A n n e   W a l d m a n :   K e e p i n g   T h e   W o r l d   S a f e   F o r   P o e t r y

N a p a l m   H e a l t h   S p a :   R e p o r t   2 0 1 5 :   S p e c i a l   E d i t i o n







For nine months, this teepee was pitched on the tracks leading into Rocky Flats nuclear trigger factory

just south of Boulder, Colorado. From April 1978 to January 1979, a group of local activists known as

The Rocky Mountain Truth Force protested here. Anne Waldman read here & was arrested here, as seen

in Costanzo Allione’s Kerouac School film Fried Shoes Cooked Diamonds. Photo by Ernie Leyba.



The photograph of a teepee pitched on locomotive train spur bringing plutonium in & out

of Rocky Flats on railcars is an American Ideogram of what Anne Waldman: Keeping

The World Safe For Poetry means to me. The community of citizen-activists that

demonstrated peacefully there––keeping the nonviolent pressure up––led to the eventual

shutdown of Rocky Flats nuclear trigger factory in 1992. Granted, this is but one sign

among many in the Anne Waldman mudrasphere, but the experience continued to have

its impacts––informing her work and life. At the Prague Writers Festival in 2009, for

example, she reads a poem called, “I remember being arrested at Rocky Flats Nuclear

Weapons Plant.”


I remember being arrested at Rocky Flats Nuclear Weapons Plant [Excerpts]

for Joe Brainard


I remember being arrested at Rocky Flats Nuclear Weapons Plant, what I

was wearing: a red & white Hawai’ian shirt, white straw hat with plaid

ribbon, white pants with a gentle crease down the front.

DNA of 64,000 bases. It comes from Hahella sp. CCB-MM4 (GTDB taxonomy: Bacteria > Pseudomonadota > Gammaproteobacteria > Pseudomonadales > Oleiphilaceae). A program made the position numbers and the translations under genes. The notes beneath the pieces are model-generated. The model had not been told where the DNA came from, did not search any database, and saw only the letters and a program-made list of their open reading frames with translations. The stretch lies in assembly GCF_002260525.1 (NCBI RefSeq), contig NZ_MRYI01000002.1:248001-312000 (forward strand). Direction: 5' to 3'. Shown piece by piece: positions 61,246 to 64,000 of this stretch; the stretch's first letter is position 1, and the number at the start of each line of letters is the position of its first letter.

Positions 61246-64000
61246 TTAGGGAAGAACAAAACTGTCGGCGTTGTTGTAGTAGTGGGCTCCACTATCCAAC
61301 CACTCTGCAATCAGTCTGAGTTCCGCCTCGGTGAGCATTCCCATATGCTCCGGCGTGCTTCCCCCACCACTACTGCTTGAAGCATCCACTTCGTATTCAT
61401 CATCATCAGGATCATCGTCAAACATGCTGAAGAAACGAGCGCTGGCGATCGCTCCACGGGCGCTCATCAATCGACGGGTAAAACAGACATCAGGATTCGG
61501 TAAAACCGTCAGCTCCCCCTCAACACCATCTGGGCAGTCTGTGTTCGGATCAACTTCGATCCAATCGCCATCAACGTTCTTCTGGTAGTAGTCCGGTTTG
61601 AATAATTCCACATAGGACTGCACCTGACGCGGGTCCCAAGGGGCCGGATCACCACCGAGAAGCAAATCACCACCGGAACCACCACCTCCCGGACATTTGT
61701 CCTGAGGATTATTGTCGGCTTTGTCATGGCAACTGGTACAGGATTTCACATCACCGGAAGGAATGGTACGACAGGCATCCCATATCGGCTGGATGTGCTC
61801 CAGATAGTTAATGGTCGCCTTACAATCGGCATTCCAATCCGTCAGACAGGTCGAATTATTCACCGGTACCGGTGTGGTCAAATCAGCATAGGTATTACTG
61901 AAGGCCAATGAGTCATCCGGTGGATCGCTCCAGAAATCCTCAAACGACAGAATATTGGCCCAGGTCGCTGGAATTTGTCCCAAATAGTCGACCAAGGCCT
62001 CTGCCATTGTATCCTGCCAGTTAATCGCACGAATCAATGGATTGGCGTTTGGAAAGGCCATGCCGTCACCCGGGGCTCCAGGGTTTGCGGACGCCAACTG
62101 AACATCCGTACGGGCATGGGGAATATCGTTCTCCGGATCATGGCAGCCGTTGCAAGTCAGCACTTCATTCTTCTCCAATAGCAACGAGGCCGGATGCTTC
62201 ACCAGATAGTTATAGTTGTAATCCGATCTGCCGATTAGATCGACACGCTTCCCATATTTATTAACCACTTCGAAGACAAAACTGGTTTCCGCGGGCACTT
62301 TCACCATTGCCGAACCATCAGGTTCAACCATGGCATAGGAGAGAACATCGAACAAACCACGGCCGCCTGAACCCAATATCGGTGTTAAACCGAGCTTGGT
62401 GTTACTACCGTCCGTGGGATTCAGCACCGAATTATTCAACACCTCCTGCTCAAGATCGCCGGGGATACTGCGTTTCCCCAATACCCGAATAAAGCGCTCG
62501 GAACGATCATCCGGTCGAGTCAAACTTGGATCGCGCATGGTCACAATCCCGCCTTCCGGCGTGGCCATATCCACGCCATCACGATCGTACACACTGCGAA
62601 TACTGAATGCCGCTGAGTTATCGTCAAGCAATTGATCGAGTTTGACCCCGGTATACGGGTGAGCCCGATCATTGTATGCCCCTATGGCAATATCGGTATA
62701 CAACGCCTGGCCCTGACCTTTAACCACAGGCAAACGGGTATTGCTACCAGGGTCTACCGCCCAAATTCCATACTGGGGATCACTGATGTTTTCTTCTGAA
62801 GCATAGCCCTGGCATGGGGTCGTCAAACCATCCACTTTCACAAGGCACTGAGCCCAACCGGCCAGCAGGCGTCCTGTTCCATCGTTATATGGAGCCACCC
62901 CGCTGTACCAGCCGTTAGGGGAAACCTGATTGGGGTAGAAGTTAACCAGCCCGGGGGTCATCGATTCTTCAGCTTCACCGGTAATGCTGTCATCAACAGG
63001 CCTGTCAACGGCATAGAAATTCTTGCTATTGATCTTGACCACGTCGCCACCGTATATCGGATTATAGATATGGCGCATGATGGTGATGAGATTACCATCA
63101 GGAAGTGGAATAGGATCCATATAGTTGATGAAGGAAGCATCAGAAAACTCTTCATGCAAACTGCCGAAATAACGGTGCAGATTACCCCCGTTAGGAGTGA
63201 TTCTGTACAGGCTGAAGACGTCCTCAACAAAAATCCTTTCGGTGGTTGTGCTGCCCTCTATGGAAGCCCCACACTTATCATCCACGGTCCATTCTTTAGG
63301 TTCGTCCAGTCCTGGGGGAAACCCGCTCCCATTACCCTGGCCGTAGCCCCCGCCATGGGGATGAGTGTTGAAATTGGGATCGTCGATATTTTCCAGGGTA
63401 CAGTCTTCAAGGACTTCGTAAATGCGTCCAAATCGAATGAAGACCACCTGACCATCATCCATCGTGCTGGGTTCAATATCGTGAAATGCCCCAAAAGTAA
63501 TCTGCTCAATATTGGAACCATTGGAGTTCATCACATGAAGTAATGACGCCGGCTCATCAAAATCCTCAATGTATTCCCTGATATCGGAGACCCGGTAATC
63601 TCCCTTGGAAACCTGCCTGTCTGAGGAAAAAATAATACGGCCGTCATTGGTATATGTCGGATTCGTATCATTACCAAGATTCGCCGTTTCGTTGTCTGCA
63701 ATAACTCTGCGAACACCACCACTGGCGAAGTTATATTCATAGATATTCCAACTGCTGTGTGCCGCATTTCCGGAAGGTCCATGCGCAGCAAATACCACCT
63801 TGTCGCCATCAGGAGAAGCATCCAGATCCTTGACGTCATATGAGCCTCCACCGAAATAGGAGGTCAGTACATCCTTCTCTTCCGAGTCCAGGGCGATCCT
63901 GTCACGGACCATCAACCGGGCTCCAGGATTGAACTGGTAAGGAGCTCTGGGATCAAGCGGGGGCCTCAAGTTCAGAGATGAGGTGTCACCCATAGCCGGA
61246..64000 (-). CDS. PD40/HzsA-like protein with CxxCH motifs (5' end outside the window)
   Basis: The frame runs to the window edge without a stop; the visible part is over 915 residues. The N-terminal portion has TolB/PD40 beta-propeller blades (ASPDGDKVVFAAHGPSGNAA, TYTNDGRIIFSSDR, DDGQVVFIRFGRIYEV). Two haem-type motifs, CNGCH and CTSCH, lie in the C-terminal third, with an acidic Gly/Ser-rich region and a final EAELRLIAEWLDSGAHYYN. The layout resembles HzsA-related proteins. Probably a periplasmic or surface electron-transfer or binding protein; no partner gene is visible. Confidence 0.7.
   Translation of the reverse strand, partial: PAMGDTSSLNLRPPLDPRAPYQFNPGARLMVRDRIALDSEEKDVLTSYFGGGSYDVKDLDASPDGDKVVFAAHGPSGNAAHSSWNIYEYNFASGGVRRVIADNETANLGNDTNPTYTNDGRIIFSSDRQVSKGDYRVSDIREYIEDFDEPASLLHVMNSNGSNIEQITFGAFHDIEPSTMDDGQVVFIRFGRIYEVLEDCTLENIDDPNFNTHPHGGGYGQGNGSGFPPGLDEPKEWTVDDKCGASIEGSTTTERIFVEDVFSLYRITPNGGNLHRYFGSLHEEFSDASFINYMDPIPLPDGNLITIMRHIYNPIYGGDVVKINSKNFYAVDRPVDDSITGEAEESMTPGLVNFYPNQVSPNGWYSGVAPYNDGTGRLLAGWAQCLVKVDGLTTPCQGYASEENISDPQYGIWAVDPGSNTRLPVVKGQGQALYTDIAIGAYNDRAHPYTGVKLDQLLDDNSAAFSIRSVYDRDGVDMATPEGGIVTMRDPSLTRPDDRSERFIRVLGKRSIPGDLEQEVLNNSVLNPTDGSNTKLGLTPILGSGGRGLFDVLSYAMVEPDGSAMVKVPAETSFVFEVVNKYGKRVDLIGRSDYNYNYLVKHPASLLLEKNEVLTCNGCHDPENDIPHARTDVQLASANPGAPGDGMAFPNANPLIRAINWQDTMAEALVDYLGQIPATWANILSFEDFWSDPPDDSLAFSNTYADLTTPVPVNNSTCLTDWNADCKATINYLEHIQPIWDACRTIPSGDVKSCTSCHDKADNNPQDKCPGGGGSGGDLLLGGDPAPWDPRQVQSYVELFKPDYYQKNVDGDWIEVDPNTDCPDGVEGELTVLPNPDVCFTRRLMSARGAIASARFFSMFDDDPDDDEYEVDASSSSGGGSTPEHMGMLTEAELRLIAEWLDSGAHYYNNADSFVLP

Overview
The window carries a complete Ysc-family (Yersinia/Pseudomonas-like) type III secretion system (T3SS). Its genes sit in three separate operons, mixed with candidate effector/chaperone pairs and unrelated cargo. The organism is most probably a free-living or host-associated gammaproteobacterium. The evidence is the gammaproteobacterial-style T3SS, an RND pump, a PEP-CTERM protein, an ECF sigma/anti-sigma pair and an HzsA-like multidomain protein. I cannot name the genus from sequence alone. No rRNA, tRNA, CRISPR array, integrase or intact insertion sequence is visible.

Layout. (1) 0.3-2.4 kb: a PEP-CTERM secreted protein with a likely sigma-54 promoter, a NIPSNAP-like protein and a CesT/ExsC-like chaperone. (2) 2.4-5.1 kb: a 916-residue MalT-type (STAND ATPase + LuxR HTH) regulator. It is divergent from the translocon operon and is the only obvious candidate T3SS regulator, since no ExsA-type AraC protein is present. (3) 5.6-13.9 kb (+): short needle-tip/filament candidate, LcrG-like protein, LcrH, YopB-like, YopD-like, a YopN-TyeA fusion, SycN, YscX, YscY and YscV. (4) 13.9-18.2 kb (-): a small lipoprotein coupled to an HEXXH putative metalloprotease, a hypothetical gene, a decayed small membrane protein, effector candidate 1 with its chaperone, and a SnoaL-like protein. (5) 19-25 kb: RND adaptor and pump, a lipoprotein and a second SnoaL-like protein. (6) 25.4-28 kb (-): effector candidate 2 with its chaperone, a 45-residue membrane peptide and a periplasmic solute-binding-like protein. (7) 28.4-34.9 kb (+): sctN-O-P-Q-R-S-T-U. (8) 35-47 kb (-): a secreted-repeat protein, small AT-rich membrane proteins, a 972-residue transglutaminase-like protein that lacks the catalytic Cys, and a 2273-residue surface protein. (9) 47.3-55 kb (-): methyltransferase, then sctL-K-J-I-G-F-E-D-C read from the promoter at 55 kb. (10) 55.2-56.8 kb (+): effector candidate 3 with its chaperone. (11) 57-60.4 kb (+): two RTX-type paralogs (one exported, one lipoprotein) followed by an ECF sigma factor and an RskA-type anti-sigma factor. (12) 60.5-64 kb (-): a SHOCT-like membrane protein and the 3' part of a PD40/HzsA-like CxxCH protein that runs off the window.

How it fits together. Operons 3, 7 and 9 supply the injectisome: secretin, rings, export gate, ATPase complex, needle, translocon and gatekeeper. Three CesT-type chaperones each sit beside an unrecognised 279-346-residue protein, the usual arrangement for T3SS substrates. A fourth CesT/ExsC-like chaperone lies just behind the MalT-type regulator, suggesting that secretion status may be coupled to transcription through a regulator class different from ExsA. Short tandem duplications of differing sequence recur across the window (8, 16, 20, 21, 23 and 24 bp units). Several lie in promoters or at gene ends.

I remember thinking "all this could disappear."




I remember being with Allen Ginsberg in Chicago during the Chicago Seven

trials, I remember thinking that I would demonstrate with him anywhere in the





I remember Allen's good cheer on the bus to be booked in Golden, also his gentle





I remember how we chanted mantras then & we are chanting mantras now and

we will keep chanting mantras for the rest of our lives.




I remember making a huge circle of human bodies for miles & miles around

Rocky Flats.


I remember when I was pregnant I stayed away.




Where she’s been, already! What she’s seen, done, accomplished! “We will keep

chanting mantras for the rest of our lives,” she says of her Dogenesque Poetry War Time

Being at the Poetry Project, with Allen––and all the days after Allen, truth to fact––

making the world a safer space for all voices to rise up from voices long denied. Just

consider the range of her invention. Hers is an expression of Matriot-ear wit-music

mastery, vocal lyric composition mastery, mastery of forms, virile mastery, activist

scholar/experimental international poetics curriculum master. Chant, jazz-blues,

operatics, improvising–mastery of innovation––from the master of whole books spun

from a lone word or two riding along like a spider so big you ride it with a saddle...


Maybe it was the rivalry between Sei Shonagon (The Pillow Book) and Lady Murasaki

Shikibu (The Tale of Genji) or a transmission from Gertrude Stein that made Anne the

poet she is. Maybe it was a sense of Classical Greek fashion. Maybe it was her family,

her magic New York, the passion with which John Lennon cut through his lyrics. Maybe

it was something about everywoman she learned from Mazatec shaman María Sabina.

Maybe it was her spiritual relationship with Allen Ginsberg––both in their founding the

Kerouac School, commitment to sanity throughout their engagement––and how Anne

remains as much influenced by Allen in life and in death, even as she finds herself in

ever-widening circles of poets around the world, carrying on original missions as she sees

them now. Maybe she was a secret member of the Lettrist International, a Dada Muslim

Feminist with a sound like lipstick traces. Maybe she came back to human form in our

time to exemplify what Chogyam Trungpa Rinpoche meant by The Mishap Lineage &

undifferentiated, undualistic Crazy Wisdom.


It was from Anne that I learned the import of the poetry magazine as a public service

announcement. I also learned the Art of The Interview directly from her, in 1978 when

we interviewed Ted Berrigan. Once, I opened an interview with Anne by popping the big

question, “So, is it true? Are you a blood relative of Sappho?” Something so propitious,